systemlink's Dead Space Extraction (Wii) review

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Like Dead Space and light guns? Great.

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After much forethought and soul-searching, it dawned on me that my favorite game of last year may have been Dead Space. It came out of nowhere, had a deep and truly scary atmosphere, and some of the most entertaining gameplay I had in all of 2008. What I found most surprising though was in its story, which created a universe filled not just with pants-shittingly terrifying monsters, but also rife with deep political and religious intrigue.

So I was interested to find that Visceral Games and EA were making a prequel to Dead Space...for the Wii! As a rail shooter! Well, at least they weren't making a Dead Space minigame collection, but I was nonetheless finding it difficult in garnering excitement for what amounts to an arcade light-gun game. Despite my own protestations, however, I was pleasantly surprised by Dead Space: Extraction. At the end of the day it is just a excuse me a "guided shooter experience," but it's a damned good one, and if you're into Dead Space as much I am, then it's not a bad game to play.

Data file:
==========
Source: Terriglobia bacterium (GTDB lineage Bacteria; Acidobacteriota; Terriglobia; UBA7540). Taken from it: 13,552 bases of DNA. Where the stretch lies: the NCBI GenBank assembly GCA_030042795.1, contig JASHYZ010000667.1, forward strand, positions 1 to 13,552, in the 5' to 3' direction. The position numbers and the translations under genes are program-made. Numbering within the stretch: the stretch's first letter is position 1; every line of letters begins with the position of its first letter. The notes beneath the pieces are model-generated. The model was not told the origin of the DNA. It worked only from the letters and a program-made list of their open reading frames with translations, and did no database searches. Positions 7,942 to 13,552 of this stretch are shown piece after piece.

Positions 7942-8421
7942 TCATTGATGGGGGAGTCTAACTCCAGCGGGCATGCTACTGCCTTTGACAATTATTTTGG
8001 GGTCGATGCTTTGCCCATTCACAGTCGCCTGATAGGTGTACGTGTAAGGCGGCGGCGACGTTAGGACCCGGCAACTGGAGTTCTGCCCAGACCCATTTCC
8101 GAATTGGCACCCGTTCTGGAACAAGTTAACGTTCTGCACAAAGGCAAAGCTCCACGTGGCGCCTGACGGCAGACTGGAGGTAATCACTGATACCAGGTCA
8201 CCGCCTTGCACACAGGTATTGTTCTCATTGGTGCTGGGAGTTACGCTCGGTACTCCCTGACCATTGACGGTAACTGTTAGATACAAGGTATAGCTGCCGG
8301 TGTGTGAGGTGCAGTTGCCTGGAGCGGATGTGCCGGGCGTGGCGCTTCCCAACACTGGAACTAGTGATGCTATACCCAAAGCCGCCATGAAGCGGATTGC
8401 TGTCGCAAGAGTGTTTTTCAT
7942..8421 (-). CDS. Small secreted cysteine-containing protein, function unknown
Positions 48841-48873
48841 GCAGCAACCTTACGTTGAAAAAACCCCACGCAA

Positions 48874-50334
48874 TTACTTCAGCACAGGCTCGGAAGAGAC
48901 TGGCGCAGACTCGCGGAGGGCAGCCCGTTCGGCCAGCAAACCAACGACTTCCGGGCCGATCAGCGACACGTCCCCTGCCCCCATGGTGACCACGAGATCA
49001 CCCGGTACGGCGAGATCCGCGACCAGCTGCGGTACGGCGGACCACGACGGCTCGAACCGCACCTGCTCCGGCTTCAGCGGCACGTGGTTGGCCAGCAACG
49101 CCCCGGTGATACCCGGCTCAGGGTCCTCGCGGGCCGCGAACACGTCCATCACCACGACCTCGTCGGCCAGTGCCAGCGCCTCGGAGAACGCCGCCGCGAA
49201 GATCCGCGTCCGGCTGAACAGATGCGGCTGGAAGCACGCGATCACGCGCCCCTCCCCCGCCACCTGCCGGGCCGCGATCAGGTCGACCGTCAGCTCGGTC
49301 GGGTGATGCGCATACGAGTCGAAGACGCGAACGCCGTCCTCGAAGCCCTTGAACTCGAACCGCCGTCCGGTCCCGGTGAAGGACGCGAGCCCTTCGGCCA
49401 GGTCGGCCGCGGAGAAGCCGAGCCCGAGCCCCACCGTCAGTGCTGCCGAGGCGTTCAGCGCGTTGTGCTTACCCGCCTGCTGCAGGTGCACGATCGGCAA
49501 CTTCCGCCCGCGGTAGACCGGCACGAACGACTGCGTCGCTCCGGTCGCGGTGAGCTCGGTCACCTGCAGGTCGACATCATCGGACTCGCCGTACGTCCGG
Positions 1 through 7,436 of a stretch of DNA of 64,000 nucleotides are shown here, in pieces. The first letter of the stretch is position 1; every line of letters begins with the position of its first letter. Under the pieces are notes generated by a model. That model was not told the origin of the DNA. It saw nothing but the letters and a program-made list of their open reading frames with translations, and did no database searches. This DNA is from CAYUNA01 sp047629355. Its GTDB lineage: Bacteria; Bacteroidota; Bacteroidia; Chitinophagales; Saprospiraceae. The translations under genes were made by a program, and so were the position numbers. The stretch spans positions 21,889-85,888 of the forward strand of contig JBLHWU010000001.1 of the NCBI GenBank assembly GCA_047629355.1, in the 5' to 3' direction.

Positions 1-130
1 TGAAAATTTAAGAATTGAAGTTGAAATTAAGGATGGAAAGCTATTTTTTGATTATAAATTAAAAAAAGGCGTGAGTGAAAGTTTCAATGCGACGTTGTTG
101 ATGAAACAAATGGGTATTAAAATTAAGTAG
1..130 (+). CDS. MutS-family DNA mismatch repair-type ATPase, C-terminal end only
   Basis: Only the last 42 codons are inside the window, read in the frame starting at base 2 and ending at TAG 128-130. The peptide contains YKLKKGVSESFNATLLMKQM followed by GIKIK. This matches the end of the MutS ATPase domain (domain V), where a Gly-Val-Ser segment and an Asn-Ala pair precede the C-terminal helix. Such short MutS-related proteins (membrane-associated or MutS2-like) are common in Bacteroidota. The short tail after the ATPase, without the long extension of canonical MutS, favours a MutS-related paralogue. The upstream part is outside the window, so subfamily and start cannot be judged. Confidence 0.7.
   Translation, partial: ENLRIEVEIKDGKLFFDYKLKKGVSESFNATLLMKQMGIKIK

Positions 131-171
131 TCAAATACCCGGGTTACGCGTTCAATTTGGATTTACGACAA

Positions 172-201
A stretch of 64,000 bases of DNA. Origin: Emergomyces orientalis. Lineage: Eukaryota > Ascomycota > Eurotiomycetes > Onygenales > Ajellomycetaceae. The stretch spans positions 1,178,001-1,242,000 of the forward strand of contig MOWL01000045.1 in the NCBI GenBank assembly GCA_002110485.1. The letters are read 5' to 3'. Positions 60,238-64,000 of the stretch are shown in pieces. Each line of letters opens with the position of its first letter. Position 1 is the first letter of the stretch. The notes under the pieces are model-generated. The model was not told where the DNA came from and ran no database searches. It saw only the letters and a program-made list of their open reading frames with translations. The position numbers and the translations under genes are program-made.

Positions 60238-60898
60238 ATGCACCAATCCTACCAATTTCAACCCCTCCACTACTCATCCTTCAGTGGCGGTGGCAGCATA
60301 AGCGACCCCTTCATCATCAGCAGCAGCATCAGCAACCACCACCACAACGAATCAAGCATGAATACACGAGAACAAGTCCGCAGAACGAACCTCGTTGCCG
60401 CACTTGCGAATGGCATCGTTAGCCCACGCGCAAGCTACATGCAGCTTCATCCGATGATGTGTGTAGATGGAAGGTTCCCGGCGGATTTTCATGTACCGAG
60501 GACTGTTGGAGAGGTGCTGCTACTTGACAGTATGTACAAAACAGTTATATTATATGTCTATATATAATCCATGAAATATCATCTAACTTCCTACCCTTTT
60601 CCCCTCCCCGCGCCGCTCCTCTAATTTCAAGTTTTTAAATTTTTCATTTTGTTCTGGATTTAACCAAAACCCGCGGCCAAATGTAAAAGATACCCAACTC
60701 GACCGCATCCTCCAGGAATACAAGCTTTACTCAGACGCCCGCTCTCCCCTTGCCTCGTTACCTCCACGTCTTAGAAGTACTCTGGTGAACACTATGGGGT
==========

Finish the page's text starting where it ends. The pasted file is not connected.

Dead Space Extraction doesn't place you in the gravity boots of one sole character, but rather through the eyes of multiple, with one overarching story. You're started off as a worker down on the colony of Aegis VII, in ironically the same place the original Dead Space ends. Events start off at the moment everything begins going wrong on the planet, with people mysteriously losing their mind and going into murderous rampages. Soon the entire colony has lost it, and you play as a few rag-tag survivors who manage to escape the colony together, only to find the hell they've escaped has followed them onto the USG Ishimura.
It's a by-the-numbers sort of story, with the requisite stereotypes of "Scientist Guy," "Frightened Girl," "Military Asshole," and "Stoic Hero" all being filled to a tee. There are a few plot twists and surprises, including a couple really cool moments, but you can guess what's going to happen next for most of the game. Extraction helps paint in some new details about the Dead Space universe, and sets up some new possible quirks for the inevitable Dead Space 2, but unless you're really into Dead Space the story won't be the reason to play this.

Neither will the graphics make you want to come and play Extraction. The setting looks adequate, but the models are all jaggy and dated. You could say it looks good for a Wii game, which is a really backhanded sort of compliment. There were also a few graphical tweaks which got in the way of the gameplay; though I understand the need for constant darkness in an ostensibly "horror" game, when I have to jack up the game's brightness to its max and STILL can't see the enemy attacking me in the distance, then something isn't right. The aiming reticule as well is a little too big and cumbersome, and can even get in the way of your vision and hinder accuracy.